Monday, September 15, 2008

The Kitchener Waterloo Knitters Fair

What fun! Knitters Fairs feed the knitterly soul in me and I am grateful to the folks who originally dreamed up the idea for such great events. In the case of the Kitchener Waterloo fair, that would be, I am sure, Sally Melville.

With our two-hour drive, we always plan to arrive about 10 am. In time to shop before the best has been sold, but not so early that we have to waken before dawn and or stand in that long queue that always precedes the opening of the doors.

This year, the format had expanded to include two rooms. At first, I wasn't sure I liked the set-up. With the extra space, I missed the high-energy, carnival-like atmosphere provided by a crush of shoppers. But by the end of the day, I was a convert. The extra space made shopping so much easier. And shop I did. I didn't buy as much as I have done at some past fairs, but my purchases were better thought out. And that was probably due to the set-up. With extra space came the sense of extra time to make the decision.

So here's the haul.

Quite a bit of restraint, don't you think? What's in that haul?

Here are three more balls of Briggs & Little for my Waterloo sweater . That is Waterloo as in the pattern in Knits From The North Country, not as in Napoleon's Waterloo.

Then for my Diagonal Rib Cardigan - long on my list - I bought this Alafoss Lopi at $3.95 per ball from Camilla Valley Farm.
There were only two colours at that price. Both discontinued. Lucky for me, I love the brown.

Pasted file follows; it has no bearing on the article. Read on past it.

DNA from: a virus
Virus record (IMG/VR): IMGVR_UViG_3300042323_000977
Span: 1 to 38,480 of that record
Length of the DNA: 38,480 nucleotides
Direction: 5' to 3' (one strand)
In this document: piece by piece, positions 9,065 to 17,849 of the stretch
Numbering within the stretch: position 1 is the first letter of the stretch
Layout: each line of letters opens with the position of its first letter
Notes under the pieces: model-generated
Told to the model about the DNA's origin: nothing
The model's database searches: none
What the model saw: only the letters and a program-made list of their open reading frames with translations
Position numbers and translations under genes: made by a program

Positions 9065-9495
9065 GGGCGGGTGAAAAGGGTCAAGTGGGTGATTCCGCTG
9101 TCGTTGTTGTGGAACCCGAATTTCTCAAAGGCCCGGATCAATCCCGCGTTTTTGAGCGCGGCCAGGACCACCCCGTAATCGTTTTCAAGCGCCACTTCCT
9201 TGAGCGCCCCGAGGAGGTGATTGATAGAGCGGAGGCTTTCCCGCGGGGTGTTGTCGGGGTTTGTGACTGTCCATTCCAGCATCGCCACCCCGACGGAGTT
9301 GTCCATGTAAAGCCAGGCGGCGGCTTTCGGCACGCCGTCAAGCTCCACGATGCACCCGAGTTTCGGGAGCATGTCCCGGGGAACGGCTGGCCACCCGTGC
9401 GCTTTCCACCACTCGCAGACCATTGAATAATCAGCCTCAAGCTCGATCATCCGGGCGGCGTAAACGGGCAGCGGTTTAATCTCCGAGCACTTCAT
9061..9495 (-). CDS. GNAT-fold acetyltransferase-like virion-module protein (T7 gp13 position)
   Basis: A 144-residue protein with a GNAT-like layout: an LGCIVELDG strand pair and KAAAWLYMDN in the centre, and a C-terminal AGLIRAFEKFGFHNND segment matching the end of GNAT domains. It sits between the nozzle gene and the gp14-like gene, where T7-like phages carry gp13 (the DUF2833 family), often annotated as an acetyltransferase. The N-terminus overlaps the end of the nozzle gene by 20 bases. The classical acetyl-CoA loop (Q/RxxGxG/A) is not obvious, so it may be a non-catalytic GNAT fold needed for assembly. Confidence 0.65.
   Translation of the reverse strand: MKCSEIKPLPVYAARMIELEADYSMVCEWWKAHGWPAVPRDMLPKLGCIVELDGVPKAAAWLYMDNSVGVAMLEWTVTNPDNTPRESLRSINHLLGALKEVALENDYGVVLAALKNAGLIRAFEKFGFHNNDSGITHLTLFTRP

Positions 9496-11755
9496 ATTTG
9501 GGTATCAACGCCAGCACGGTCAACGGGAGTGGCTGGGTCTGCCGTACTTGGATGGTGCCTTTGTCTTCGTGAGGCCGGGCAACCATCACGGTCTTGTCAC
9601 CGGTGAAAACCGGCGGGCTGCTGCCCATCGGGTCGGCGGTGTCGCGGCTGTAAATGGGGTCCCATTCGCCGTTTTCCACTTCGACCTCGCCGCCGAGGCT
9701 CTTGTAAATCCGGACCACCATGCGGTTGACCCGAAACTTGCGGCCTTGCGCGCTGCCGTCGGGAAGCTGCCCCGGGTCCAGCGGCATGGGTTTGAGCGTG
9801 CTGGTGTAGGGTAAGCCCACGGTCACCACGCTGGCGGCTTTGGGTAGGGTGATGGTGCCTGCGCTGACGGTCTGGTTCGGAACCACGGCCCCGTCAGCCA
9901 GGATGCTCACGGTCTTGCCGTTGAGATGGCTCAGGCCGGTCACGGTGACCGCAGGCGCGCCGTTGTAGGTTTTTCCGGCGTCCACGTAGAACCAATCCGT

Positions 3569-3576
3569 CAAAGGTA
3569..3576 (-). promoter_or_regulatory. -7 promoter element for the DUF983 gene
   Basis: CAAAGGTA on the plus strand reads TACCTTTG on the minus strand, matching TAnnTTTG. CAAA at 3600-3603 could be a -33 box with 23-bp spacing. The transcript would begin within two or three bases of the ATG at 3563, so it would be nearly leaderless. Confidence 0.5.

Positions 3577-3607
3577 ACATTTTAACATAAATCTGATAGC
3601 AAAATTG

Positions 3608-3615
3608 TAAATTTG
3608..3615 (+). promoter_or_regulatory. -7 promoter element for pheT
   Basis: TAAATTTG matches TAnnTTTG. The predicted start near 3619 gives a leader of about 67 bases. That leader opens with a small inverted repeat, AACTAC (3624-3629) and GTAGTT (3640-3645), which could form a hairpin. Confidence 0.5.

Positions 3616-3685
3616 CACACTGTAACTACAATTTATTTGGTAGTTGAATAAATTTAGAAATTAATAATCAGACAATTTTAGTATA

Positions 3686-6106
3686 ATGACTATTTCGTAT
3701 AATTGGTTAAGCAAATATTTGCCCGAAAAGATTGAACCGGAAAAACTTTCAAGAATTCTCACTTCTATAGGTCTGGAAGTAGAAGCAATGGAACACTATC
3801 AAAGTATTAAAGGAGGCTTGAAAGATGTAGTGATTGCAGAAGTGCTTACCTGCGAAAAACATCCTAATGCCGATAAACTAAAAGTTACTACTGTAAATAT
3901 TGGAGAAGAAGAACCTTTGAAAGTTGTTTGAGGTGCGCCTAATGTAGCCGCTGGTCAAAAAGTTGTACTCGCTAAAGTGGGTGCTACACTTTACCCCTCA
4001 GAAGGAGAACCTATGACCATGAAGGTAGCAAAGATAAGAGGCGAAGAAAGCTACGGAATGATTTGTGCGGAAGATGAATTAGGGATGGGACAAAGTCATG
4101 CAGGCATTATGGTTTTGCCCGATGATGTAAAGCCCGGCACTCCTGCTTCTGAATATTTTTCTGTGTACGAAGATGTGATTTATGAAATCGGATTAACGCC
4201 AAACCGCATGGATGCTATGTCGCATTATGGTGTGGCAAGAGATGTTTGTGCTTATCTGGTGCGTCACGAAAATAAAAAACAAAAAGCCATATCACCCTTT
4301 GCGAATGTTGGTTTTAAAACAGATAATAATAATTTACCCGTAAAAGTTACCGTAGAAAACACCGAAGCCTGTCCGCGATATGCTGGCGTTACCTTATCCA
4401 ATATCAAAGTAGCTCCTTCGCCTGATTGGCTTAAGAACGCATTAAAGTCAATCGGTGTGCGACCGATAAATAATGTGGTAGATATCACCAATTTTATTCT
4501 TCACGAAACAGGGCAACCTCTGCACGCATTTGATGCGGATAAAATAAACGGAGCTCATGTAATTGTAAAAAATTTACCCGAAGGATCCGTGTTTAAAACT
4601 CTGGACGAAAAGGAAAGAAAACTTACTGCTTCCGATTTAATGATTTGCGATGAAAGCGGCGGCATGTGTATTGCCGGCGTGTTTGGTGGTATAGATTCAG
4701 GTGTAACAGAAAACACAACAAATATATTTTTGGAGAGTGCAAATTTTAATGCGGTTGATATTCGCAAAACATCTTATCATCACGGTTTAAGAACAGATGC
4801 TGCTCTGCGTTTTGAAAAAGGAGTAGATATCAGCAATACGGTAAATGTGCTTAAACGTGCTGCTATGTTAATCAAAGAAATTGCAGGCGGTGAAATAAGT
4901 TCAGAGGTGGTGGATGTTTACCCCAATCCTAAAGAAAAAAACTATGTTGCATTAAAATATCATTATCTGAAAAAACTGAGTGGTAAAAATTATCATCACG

I came across some Cascade 220Superwash. Just what I had been telling my sister-in-law she needed for children's winter toques. I picked up two balls for her - hope you like the colours, Joan. $4 per ball. Good sale price.

Then, my impulse buy! From the Montreal Alpaca man. I bought a kit for a pullover for - guess who? Me. It's all about me, folks, when it comes to knitting.
We had such fun talking to this vendor. He tried to explain to us - in his lovely French accent - why Peruvian Alpaca is the softest. According to him, Canadian Alpaca farmers feed their animals too well and keep them too healthy. He stressed "That means the hair" (at this point in the lesson, he grabbed a lock of his hair and held it straight up for us to see)
"is too 'Robb Ust' ". (Put a strong emphasis on the first syllable when you say that) It took us a moment, but we figured out that he was saying 'robust'. In Peru, he said, the grass is poor and limited and therefore the 'hair' - again a lock was grabbed and held up - is not so 'Robb Ust'. Therefore softer. Poor nutrition, softer fibre. It was quite funny. He was so earnest and we were trying so hard to understand the lesson.

Another great thing about this vendor - I thought I didn't have enough cash left to pay for the kit and asked if he took MasterCard. He didn't. But he did take cheques. However, I hadn't brought any cheques with me. At that point he said, "Take the kit. Mail me the cheque on Monday. " Trustworthy fellow n'est-ce pas? Good for the knitterly soul.

More 'fair' activities tomorrow.


EL said...

Wow what a great haul
Thanks for sharing


Anonymous said...

I had so much at the fair. Thanks for showing us the way.